Outside, the streets of Cleveland are as barren as the sands of Alamogordo, but inside the night spot called the Theatrical there are live music and laughter, tinkling glasses and visiting ballplayers in ardent pursuit of postgame adventure. There is also an unlikely debate in progress on the real things of life between a white-maned, modishly attired Clevelander and a stranger arrayed in a 1954-vintage tweed sports jacket and rumpled flannel slacks. The local man has taken umbrage at the visitor's compassionate suggestion that "the trouble with winning is that someone must lose."
"That," said the resident, taking his opponent's measure, "is the difference between you and me. I'm no loser. I don't even like losers."
Inadvertently, this aging front-runner had hit upon a community truth. Clevelanders, as their baseball team has long had occasion to lament, simply do not like losers. It is a fact of life along the shores of Lake Erie that must have eluded any number of Indian owners, some of whom have excused their own incompetence with the shibboleth: " Cleveland is not a good baseball town." They cite attendance figures showing that the team has averaged little more than 650,000 paying customers per season since 1971. The Indians, they might have added, have finished sixth, fifth and sixth in the American League East during that period, which makes them a civic attraction on a par with the Soldiers and Sailors Monument.
Baltimore, where the Orioles win division titles with monotonous regularity, may not be a good baseball town. Oakland, home of the world champion A's, may not be a good baseball town. But Cleveland, which has not seen a pennant in 20 years, is. Nick Mileti, the intrepid Cleveland native who took control of the team two years ago, knows that from experience.
"We've been there, baby," says Mileti in the Las Vegas-hip vernacular he increasingly employs. "We have the grassroots in Cleveland. I was a junior at John Adams High here in 1948 when we drew two million six. We win and we can do that again. Yet people wanted to move this team. I tell you, we took over to keep the Indians here. Before us, they were going, baby, going."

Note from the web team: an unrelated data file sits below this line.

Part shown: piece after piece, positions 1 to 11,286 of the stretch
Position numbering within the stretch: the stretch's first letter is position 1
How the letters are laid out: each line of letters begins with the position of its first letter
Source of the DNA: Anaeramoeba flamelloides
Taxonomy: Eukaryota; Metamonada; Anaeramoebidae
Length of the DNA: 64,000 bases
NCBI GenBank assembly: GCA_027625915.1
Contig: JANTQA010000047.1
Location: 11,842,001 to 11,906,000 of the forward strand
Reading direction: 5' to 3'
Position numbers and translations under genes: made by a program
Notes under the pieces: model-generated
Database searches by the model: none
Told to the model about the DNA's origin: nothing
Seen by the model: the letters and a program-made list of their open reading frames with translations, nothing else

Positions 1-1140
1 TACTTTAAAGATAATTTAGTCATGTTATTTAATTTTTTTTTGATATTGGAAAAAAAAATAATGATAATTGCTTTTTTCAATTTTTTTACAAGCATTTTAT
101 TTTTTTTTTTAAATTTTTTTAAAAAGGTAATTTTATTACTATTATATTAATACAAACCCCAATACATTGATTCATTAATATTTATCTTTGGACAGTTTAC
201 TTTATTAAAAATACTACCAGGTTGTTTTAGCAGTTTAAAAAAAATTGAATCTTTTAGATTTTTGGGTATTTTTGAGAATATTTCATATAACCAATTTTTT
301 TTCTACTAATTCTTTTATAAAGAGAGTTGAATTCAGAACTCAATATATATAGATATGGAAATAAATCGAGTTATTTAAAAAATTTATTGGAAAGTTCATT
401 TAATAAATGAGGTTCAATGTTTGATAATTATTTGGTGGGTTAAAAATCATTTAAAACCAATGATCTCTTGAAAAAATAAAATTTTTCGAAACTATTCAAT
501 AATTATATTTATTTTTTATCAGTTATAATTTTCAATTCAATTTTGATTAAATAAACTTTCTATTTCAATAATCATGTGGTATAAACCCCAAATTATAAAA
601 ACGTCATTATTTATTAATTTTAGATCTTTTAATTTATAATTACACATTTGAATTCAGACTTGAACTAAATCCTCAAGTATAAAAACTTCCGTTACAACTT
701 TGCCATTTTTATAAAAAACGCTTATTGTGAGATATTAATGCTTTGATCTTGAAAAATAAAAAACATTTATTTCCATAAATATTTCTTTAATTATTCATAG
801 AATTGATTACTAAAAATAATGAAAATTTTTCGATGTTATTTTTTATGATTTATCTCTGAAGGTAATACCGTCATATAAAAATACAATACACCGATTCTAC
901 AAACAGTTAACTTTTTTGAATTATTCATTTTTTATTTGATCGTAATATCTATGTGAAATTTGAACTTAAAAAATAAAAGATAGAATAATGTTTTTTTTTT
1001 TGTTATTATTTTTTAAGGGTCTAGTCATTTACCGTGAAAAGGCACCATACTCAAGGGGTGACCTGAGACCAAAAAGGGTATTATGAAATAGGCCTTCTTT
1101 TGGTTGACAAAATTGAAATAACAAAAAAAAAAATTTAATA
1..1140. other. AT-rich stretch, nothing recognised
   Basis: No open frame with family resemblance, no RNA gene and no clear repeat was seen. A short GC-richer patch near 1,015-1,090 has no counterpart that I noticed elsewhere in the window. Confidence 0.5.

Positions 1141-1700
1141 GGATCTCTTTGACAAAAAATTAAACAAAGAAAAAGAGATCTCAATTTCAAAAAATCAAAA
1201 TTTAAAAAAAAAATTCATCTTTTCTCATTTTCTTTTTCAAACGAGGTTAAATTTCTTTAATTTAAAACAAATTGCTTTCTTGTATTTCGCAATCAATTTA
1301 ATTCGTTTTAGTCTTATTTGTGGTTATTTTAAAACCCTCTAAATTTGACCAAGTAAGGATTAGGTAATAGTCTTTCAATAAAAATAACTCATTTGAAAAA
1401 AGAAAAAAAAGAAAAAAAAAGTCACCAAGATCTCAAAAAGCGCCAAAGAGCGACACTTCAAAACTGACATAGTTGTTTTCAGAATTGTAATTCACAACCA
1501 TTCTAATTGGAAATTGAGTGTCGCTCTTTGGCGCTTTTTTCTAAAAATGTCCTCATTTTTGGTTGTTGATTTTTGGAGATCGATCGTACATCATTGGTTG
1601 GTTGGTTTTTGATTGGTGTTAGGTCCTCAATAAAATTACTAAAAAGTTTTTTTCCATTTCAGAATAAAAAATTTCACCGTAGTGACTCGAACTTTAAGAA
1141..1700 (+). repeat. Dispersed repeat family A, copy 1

Mileti's faith in indigenous fandom has been rewarded this season. Under the benign leadership of Ken Aspromonte, who only a year ago looked himself to be going, baby, going, the Indians have won 45 of their first 80 games, have been season-long contenders in the confusing AL East race and even were perched atop the writhing heap for three days—July 5, 6 and 7. As Mileti persistently had forecast, the fans have responded. Last weekend, with little more than half the season gone, Cleveland's attendance surpassed the 605,073 total for all of last year.
The fans' enthusiasm remained unabated even in recent weeks when the Indians reverted to their losing ways, dropping six games in a row and nine of 10. Then the spectators exploded when Dick Bosman dramatically halted the skid with a no-hit, near-perfect 4-0 win over the A's last Friday night. After the game, 24,302 at Cleveland Stadium cheered Bosnian's achievement with so much gusto that he felt obliged to return to the field from the clubhouse for an emotional curtain call.
The night before, a crowd of 41,848 turned out to watch Gaylord Perry lose 3-2 in a magnificent pitching duel with the A's Catfish Hunter. The fans were not only numerous, they were orderly on this, the team's second Ten-Cent Beer Night. The first such event on June 4 had resulted in a riotous brawl involving spectators, players and umpires that had earned Clevelanders at least momentary infamy. But despite a frustrating week of defeat during which the Indians blew leads like foam, the fans on Thursday were models of deportment, and their considerable enthusiasm for their vigorous young ball club seemed genuine.
"If a baseball team can't make it in Cleveland, it can't make it anywhere," said 22-year-old John Adams (no relation to Mileti's high school). Adams is a special fan who sits in the distant 50� bleachers and, at the slightest suggestion of an Indian uprising, beats tom-tom fashion on the bass drum he has been packing to home games for the past two seasons. "People here will support anything good, but they don't have the money to come out and watch bums."
The Indian players, some of them virtually reared on defeat, have been caught up in the beat of community enthusiasm. Third Baseman Buddy Bell, a 22-year-old veteran of two losing seasons, has become something of an urban analyst. "There isn't a lot to do in Cleveland," he says, belaboring the obvious. "This is a family-oriented town. People would rather stay home than watch something inferior. Some cities will support a loser, but Cleveland isn't one of them."